Non-dom system needs real simplification
The Chancellor’s announcement in today’s Budget about increasing the levy on UK residents who are not domiciled in the UK needs to be balanced by a real assault on the complexity of the system, says the Chartered Institute of Taxation (CIOT).
Today the Chancellor has:
- announced an increase in the £30,000 annual charge to £50,000 for certain longer-term residents;
- removed the tax charge where remittances are made for commercial investment in the UK;
- promised to simplify some of the rules around the remittance basis; and
- announced that no further substantive changes will be made during the current Parliament.
John Whiting, Tax Policy Director of the CIOT said:
“It is up to the Chancellor to judge the appropriate level of the non-dom charge, but what is really needed is a simpler, more certain basis for the levy. The exemption for commercial investment is eminently sensible and the promise of a review of the complexities in the remittance rules is welcome. But in many ways we think the remittance rules are so overcomplex as to really need a complete rethink.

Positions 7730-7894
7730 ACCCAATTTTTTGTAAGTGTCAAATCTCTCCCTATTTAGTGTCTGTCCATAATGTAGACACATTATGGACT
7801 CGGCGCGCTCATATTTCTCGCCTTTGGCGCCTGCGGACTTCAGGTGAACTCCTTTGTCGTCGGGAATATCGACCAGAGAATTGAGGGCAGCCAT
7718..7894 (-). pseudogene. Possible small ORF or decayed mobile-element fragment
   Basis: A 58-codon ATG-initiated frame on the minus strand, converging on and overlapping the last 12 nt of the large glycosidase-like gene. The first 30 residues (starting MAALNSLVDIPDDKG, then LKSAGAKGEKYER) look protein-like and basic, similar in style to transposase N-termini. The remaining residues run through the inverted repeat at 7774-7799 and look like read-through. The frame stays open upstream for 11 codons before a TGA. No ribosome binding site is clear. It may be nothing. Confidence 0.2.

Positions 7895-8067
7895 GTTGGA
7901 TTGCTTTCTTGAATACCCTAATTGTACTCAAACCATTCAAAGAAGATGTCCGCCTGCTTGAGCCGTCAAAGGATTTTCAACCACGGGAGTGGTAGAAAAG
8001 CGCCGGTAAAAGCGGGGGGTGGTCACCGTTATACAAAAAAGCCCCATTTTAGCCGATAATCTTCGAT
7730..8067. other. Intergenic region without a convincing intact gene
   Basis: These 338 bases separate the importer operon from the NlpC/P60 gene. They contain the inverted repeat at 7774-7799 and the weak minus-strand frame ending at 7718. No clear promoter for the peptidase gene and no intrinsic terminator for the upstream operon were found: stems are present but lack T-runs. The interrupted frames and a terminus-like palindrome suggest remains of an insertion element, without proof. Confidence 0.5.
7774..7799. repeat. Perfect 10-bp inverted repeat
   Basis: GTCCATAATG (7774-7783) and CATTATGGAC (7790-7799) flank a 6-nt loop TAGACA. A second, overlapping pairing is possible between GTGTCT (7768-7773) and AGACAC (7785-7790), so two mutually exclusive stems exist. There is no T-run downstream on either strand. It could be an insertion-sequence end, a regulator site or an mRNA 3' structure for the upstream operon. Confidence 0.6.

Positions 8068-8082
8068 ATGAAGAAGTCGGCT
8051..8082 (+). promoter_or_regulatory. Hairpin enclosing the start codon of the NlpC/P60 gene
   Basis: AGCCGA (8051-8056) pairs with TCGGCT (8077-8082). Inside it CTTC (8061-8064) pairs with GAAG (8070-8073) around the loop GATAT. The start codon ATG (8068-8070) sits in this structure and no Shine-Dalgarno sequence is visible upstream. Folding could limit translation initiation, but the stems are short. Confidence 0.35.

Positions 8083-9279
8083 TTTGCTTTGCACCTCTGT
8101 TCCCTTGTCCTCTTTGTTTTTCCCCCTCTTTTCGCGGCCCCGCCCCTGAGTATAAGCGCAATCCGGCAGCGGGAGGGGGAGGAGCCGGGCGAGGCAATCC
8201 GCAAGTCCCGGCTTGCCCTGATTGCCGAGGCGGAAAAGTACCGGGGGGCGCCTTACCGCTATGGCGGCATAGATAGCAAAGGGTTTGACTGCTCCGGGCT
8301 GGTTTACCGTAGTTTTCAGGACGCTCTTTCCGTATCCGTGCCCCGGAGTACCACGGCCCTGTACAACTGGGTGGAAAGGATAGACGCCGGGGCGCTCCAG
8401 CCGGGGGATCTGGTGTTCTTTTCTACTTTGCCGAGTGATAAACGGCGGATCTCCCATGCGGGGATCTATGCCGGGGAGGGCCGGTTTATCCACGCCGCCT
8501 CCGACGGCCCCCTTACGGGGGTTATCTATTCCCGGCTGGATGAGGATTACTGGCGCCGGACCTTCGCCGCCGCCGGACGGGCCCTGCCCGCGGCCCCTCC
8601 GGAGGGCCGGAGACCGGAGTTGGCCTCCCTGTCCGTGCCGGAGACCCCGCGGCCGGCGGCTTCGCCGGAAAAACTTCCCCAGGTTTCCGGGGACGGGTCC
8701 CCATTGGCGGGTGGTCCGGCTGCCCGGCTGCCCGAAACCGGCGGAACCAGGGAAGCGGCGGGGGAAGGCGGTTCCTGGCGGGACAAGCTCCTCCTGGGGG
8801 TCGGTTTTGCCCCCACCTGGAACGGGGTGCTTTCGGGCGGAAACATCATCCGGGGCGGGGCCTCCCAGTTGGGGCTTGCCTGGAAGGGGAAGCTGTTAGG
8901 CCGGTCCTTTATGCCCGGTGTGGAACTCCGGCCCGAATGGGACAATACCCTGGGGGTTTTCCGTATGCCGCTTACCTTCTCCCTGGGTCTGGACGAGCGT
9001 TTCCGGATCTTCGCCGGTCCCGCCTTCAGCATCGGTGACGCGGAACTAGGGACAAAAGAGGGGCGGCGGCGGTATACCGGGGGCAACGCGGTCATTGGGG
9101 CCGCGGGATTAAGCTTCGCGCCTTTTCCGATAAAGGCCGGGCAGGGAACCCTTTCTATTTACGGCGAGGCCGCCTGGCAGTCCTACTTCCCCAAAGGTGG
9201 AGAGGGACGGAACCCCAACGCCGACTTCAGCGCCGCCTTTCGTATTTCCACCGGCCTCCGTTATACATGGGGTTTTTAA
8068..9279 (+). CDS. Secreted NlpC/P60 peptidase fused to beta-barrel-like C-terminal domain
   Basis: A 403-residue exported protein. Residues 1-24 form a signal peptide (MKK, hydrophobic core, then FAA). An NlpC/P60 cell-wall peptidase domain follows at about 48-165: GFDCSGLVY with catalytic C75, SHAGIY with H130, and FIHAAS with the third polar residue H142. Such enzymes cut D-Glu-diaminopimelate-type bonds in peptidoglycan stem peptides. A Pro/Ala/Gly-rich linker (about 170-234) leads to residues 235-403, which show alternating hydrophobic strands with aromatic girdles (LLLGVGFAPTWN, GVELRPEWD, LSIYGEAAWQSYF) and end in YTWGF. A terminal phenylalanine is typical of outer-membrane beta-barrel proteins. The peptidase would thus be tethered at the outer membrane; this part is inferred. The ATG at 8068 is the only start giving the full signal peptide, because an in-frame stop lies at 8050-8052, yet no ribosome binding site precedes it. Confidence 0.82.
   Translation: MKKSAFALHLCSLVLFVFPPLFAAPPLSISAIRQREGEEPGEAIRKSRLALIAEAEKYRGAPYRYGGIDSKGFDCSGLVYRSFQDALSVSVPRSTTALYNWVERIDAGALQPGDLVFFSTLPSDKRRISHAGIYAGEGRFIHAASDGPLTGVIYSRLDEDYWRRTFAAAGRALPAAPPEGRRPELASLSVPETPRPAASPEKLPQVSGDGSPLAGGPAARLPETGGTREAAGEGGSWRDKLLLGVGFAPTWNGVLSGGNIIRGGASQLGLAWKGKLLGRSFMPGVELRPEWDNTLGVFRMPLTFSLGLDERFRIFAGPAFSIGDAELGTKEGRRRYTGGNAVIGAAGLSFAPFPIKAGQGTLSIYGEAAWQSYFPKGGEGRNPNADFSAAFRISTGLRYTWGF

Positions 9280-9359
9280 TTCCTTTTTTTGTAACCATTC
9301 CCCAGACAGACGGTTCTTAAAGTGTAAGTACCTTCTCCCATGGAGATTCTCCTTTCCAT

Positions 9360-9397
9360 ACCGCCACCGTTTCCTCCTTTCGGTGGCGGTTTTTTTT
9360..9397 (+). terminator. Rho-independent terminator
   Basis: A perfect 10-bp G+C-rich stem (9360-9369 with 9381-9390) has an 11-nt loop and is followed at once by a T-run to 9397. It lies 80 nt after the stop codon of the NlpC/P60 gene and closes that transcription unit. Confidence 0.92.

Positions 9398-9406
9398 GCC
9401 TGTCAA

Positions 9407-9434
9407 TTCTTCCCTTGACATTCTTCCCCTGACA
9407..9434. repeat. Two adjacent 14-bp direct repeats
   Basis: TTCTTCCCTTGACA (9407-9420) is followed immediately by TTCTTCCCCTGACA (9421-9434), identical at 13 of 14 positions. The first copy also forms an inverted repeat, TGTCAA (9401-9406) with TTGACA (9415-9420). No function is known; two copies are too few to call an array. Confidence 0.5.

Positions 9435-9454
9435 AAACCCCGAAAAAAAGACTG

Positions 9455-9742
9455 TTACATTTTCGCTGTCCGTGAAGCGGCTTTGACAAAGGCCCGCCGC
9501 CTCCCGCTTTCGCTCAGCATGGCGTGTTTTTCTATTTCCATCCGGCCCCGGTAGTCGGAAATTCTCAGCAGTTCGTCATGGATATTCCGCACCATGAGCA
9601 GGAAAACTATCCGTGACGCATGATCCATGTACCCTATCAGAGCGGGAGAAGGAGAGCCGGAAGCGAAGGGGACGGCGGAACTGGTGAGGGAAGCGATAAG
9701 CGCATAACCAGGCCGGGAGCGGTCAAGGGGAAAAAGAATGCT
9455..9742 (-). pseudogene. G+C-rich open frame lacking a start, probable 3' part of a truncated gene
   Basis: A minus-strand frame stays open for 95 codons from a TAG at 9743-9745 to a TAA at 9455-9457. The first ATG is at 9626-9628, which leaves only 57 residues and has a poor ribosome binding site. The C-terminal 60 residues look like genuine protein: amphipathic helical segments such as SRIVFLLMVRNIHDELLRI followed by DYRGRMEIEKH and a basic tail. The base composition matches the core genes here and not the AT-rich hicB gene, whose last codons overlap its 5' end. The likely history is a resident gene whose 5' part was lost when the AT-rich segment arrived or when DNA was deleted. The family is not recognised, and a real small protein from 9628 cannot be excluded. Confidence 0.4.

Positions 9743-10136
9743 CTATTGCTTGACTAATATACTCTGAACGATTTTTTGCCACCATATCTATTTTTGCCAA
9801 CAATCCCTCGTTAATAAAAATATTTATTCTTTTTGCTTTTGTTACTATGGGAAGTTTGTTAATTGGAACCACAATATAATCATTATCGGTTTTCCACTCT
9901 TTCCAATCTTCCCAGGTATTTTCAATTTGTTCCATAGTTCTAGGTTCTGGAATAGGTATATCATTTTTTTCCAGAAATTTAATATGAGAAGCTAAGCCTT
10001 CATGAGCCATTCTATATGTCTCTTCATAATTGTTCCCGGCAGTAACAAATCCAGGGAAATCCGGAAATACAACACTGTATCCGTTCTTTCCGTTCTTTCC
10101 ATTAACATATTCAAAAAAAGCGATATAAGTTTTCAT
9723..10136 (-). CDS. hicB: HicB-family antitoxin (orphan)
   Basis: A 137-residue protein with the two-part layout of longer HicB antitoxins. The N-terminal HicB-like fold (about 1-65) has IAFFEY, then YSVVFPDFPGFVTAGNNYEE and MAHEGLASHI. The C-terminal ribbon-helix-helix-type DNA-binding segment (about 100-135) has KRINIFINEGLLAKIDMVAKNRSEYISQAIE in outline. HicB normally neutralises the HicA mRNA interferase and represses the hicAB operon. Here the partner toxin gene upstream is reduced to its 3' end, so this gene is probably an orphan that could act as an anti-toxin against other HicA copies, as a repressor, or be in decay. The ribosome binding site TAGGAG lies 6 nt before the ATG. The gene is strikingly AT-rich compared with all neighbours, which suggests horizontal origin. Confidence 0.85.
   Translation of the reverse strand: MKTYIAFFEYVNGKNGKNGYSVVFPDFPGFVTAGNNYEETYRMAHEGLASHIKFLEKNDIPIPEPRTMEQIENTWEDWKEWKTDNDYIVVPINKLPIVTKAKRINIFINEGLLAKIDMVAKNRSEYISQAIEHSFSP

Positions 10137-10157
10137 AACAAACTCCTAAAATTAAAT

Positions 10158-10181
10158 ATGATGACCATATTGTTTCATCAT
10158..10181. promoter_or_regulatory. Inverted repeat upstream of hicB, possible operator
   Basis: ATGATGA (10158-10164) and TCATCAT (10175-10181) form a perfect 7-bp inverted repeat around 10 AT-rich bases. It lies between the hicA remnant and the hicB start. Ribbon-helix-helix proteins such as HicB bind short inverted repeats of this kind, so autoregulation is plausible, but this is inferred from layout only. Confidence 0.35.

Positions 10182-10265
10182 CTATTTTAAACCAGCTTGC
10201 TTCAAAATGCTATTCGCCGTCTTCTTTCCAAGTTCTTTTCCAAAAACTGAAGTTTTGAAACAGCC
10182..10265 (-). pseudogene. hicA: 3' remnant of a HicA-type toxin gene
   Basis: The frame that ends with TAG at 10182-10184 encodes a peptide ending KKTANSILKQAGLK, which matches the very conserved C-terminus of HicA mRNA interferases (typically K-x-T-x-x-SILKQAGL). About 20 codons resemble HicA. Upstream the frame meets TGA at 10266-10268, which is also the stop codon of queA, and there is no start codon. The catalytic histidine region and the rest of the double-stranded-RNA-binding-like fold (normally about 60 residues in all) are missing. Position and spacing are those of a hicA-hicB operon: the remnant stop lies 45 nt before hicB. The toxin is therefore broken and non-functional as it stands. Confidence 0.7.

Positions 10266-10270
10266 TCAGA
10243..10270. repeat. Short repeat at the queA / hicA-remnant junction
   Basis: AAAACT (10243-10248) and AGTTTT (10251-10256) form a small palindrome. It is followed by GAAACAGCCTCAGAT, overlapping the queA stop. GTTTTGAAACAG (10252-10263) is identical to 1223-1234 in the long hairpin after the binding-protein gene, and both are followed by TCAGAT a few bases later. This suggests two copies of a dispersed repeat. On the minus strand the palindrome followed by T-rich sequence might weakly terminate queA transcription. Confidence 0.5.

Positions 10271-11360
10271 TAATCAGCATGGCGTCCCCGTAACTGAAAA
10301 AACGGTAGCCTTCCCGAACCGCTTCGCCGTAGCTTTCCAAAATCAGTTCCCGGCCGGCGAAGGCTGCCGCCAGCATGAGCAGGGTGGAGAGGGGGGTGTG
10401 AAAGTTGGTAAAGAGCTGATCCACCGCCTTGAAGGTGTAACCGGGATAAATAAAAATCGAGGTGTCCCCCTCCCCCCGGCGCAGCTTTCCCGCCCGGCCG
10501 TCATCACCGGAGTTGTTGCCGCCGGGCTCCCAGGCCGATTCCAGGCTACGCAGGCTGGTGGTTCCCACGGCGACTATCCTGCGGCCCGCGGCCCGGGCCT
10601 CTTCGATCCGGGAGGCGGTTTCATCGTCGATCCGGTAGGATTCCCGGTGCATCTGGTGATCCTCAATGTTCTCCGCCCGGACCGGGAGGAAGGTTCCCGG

“There is a lot to be said for complementing the plan to introduce a statutory residence test with a review of the domicile rules.”
Notes for editors
- The remittance basis for those not domiciled in the UK was much restricted by the Finance Act 2008, which introduced the £30,000 annual charge for users of the remittance basis who have been resident in the UK for seven out of the last nine years.
- The Chancellor announced today that the £30,000 annual charge will be increased to £50,000 for those non-domiciles who have been UK resident for 12 or more years and who wish to continue to use the remittance basis.
- The Chancellor announced consultations on these changes, to take effect from April 2012.
23 March 2011